Can I Receive Disability While Working?

Our Tulsa Disability Lawyers Discuss How Income Could Affect Payments

Individuals wanting to work who currently receive Social Security Disability Insurance (SSDI) benefits or Supplemental Security Income (SSI) may be concerned about their ability to rejoin the workforce. The Social Security Administration (SSA) offers a number of programs that can allow those on SSI or SSDI to return to work without, or without immediately, losing disability payments. Understanding whether your employment qualifies as Substantial Gainful Activity (SGA) is crucial when determining if you can continue receiving disability while working, of if working will drastically affect or end these benefits.

Understanding SSDI Benefits and Working

The rules for SSI differ from the rules for SSDI. Typically, those receiving SSDI cannot continue receiving benefits if they start participating in SGA. The administration encourages SSDI recipients to return to work if able. In fact, it provides a number of safety nets to help you do so, including:

  • Trial Work Period. This enables you to test the waters to see if you can work. During the trial work period, you continue to receive your full monthly SSDI payment. This means if you find you are unable to work, your benefits will continue uninterrupted. You are entitled to nine trial work months over a 60-month period. In 2017, the SSA defined a trial work month as any month in which a person earned more than $840 in wages or net self-employment income or worked more than 80 hours in his or her own business.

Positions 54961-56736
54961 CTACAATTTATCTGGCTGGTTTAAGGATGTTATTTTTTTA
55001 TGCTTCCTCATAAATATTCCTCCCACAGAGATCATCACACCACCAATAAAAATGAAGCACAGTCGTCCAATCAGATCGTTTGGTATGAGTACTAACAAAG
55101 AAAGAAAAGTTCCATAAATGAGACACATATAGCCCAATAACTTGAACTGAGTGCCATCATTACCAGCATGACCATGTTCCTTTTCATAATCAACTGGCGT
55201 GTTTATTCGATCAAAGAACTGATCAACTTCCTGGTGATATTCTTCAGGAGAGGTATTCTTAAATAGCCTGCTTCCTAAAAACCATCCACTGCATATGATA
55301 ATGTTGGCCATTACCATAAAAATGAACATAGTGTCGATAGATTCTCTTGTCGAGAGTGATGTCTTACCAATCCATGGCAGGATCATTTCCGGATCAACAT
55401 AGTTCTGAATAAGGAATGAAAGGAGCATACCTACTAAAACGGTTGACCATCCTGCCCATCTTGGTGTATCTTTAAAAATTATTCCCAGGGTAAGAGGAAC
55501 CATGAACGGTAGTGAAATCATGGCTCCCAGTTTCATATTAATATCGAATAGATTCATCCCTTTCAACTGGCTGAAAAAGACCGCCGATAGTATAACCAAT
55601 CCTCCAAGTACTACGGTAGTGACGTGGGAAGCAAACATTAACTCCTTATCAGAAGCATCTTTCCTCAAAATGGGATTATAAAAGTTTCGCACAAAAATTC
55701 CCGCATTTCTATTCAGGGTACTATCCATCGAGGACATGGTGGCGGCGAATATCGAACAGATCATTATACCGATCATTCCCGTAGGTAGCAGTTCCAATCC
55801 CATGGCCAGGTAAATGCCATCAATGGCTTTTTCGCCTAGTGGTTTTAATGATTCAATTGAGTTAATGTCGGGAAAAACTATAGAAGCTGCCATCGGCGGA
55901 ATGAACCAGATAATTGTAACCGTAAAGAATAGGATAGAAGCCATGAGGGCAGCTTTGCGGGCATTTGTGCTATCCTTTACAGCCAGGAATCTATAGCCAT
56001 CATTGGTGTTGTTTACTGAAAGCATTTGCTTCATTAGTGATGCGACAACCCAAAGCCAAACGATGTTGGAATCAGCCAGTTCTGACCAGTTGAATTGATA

• Extended Period of Eligibility. Once you exhaust your trial work months, you will have an extended period of eligibility for 36 months. During this time, you can work and still receive SSDI benefits for any month you do not have “substantial” earnings. The SSA defined substantial earnings as more than $1,170 per month or $1,950 for the blind. However, these numbers vary from year to year. The SSA typically deducts disability-related work expenses, such as counseling services and special transportation, from your earnings.
  • Expedited Reinstatement. Once your SSDI benefits stop due to substantial gainful activity, you are eligible for expedited reinstatement for the next five years.